I get more questions about gold than other single topic. The fascination for the "barbarous relic" among my readers is clear. This week in Outside the Box we take a look at the gold stocks and the potential future investment opportunity. David Galland of Casey Research provides an intriguing analysis of the gold market today. In particular, why have gold stocks lagged the rise in gold? This is the opposite of what orthodox gold investing strategy says should happen. And I happen to agree with David's rationale for the paradox and his contention that gold stocks are poised (finally!) for the same rise that their base metal brethren have seen.
I have known Doug Casey and David Galland a very long time. Doug got me into my first natural resource stock almost 25 years ago (which ran up 8 times before we sold). They take their research on gold stocks very seriously, and have been quite successful over the past years. While they are more bearish on the economy than I am, their analysis of the natural resource markets and gold stocks in particular has been spot on. In the mid-80's I wrote my first newsletter which focused on gold stocks. I sold it after about a few years as I became bearish on gold, but kept up the interest in the stocks.
But one thing I learned. If you are not on the ground talking to the men who are doing the work, getting into the behind the scenes facts, you are going to have a hard time making money even in a gold bull market. Doug is one of the few guys that truly know what is going on in the market. He knows the difference between those who are serious about mining and those who are simply promoters.
If you are interested in specific gold stocks and gold stock investing, I strongly suggest you subscribe to Doug Casey's letter The International Speculator. Going it on your own or taking tips off a few web sites is dangerous to your portfolio. If you subscribe, they will send you their recent update which covers in-depth all the stocks he likes and a few he says to avoid. I got them to give my readers a risk free trial for three months. For more information on how to subscribe, please click below:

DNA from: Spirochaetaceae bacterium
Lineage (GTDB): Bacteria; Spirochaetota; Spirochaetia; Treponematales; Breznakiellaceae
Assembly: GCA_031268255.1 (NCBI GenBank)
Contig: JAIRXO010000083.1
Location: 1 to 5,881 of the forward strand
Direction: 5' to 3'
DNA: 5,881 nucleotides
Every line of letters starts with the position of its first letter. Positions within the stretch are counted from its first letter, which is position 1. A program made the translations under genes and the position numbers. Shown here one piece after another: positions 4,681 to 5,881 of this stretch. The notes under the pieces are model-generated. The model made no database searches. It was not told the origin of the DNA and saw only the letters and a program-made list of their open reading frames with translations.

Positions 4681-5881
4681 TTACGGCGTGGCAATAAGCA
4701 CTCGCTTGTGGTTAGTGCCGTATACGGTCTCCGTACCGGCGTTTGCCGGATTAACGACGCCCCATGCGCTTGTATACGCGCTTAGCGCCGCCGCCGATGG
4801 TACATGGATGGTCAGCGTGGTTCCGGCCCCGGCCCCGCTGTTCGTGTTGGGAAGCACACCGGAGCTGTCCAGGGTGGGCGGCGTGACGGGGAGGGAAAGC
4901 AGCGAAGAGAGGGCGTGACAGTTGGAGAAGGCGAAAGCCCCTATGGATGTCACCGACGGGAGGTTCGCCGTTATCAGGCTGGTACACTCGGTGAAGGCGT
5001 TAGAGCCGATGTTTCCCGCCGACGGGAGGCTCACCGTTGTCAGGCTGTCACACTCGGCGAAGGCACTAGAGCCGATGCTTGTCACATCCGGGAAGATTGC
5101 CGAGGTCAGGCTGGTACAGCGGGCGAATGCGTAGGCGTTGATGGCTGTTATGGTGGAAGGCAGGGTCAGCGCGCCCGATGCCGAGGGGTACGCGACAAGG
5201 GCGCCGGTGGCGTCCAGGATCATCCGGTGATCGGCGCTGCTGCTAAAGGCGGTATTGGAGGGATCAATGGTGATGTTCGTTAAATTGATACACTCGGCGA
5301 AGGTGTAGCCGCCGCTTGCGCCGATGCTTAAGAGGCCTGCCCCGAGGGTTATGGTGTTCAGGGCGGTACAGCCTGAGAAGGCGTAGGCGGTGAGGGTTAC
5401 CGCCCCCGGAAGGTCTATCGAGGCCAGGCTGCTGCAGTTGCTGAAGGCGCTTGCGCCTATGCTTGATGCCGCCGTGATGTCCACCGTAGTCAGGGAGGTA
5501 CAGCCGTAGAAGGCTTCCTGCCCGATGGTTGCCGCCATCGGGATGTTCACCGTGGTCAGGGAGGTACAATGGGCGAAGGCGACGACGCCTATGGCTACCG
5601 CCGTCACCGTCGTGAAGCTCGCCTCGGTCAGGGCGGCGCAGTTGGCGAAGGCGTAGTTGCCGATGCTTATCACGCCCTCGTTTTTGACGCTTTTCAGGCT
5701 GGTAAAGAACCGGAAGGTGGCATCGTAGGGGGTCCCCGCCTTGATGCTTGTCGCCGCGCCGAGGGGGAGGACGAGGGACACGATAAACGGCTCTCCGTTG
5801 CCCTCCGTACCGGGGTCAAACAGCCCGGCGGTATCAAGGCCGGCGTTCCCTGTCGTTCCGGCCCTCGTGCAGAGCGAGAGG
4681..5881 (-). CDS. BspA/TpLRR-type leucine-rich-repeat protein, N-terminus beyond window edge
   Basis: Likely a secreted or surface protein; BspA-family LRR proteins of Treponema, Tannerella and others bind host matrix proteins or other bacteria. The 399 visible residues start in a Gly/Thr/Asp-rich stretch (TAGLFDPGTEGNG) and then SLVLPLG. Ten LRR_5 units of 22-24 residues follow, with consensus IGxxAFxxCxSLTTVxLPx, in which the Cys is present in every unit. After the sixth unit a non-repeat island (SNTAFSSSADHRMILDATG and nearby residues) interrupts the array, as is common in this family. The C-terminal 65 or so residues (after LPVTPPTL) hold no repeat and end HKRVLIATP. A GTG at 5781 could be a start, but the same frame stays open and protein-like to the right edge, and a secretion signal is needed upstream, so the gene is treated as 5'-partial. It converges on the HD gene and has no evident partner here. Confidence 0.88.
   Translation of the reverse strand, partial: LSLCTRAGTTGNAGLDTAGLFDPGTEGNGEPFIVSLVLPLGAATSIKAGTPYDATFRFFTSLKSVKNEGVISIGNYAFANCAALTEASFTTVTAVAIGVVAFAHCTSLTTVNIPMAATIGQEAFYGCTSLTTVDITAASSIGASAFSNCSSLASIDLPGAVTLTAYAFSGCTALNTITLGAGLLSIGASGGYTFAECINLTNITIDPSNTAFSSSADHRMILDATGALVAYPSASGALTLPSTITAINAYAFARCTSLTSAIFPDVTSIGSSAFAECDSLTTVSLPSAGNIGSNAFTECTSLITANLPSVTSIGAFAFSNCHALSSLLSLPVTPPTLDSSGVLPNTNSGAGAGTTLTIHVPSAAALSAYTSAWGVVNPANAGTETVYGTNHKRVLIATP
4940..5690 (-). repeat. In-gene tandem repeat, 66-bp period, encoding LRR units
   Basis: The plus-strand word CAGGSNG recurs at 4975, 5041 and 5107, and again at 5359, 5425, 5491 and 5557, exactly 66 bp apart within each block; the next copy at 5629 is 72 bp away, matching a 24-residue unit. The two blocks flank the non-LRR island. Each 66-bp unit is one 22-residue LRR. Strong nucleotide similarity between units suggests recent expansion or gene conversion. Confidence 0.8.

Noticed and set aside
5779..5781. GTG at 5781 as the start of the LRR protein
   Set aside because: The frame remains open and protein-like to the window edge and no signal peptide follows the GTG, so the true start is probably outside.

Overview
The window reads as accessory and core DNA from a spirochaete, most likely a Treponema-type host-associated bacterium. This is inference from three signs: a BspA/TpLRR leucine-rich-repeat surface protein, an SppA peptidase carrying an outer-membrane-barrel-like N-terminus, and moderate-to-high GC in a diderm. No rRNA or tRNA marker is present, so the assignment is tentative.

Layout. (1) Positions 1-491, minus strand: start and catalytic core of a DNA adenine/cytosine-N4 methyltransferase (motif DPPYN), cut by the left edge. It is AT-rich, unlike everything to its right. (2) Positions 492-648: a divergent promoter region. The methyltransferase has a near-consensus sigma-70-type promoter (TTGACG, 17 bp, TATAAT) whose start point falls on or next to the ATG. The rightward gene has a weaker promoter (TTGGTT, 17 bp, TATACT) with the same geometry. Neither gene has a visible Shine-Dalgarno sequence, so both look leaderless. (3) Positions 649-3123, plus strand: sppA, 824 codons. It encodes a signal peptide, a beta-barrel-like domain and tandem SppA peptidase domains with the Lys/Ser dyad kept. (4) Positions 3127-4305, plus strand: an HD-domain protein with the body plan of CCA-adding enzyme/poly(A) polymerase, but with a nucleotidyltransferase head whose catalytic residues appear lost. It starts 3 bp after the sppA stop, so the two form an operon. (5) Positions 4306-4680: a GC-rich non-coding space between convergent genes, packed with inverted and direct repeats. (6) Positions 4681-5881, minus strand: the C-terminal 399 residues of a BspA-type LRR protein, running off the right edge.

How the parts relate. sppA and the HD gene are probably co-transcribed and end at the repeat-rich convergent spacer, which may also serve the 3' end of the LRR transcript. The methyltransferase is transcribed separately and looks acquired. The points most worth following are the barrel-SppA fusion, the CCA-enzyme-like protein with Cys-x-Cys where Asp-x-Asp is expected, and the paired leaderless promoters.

This week in Outside the Box we take a quizzical gander at the gold market, its growth-to-date, and potential future investment opportunity. We have witnessed a significant rise in the gold market from a July 1999 price of $252 an once, to $653 an once today, an increase of 159%. David Galland, of Casey Research, provides an intriguing analysis of the gold market today and the inherit investment opportunity existent on account of severely curtailed research exploration, institutional obstacles, NGOs, and rising global demand, driven primarily from the emerging market economies.
I have known Doug and David a very long time. I made my first dollar on gold stocks back in the mid-1980s when Doug Casey personally called me up and told me to by a particular stock. It was quite a home run and I have paid attention to what Doug says on gold stocks ever since. They take their research on gold stocks very seriously, and have been quite successful over the past years. If you are interested in specific gold stocks and gold stock investing, I really suggest you subscribe to Doug Casey's letter. They will send you his recent update, which covers in-depth all the stocks he likes and a few he says to avoid. For more information on how to subscribe, please click here.